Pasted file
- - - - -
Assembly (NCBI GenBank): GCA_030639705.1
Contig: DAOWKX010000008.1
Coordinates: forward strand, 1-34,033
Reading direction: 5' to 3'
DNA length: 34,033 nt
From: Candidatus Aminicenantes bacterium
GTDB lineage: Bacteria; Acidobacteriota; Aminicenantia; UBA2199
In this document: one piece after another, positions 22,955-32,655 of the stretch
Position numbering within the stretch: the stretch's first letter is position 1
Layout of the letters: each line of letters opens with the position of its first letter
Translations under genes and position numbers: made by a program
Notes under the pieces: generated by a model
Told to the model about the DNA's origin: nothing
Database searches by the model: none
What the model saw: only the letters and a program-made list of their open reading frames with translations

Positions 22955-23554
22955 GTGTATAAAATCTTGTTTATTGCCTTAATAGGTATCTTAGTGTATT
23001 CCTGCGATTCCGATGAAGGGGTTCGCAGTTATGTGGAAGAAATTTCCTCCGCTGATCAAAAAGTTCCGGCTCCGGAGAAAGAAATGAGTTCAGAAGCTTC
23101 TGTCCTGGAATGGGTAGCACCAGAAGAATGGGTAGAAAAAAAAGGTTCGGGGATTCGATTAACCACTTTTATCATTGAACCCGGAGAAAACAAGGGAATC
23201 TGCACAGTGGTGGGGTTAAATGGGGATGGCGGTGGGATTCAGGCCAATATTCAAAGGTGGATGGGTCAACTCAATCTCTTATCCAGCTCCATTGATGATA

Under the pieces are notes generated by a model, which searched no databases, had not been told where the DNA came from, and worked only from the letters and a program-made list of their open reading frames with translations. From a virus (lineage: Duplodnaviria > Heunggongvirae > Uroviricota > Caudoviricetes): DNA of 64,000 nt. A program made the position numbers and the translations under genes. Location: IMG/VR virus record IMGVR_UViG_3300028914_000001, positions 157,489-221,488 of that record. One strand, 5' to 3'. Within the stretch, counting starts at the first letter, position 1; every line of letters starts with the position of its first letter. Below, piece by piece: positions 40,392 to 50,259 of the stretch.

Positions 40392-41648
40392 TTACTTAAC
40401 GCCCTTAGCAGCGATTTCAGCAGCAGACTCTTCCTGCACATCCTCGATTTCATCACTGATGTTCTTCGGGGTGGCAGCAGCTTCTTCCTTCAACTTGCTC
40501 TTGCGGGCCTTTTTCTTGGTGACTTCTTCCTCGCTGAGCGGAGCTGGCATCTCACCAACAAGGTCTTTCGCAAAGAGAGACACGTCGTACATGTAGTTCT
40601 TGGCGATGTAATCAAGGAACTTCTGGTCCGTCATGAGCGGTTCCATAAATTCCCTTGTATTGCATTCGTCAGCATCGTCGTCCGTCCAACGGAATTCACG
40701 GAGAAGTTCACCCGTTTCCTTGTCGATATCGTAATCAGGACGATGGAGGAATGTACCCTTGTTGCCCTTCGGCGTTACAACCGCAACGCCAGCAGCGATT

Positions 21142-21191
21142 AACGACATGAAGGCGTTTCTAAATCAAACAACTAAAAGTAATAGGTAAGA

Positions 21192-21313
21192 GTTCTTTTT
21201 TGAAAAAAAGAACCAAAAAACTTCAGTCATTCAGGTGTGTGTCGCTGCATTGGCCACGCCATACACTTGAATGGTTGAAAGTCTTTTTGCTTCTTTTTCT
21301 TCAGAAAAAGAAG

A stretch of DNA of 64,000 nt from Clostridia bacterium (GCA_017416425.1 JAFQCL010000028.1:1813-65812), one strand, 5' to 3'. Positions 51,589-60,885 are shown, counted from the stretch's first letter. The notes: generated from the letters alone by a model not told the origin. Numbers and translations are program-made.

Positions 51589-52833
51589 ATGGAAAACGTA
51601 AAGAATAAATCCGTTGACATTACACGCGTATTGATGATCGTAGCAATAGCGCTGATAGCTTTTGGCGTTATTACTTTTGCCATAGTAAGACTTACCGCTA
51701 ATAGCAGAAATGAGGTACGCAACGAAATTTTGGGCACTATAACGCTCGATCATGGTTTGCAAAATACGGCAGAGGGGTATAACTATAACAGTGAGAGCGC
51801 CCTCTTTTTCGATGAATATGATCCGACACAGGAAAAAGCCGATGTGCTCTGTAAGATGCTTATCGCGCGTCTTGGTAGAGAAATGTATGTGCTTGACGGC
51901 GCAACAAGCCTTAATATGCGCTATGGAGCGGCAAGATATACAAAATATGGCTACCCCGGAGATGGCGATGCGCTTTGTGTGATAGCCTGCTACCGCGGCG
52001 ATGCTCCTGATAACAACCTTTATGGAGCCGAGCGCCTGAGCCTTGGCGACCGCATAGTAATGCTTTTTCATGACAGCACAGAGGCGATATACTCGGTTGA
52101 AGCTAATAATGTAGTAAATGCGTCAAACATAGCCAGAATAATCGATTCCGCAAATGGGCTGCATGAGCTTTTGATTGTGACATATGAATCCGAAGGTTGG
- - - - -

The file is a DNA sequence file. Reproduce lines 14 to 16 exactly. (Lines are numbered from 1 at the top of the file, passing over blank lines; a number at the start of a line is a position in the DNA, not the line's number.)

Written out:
Database searches by the model: none
What the model saw: only the letters and a program-made list of their open reading frames with translations

Positions 22955-23554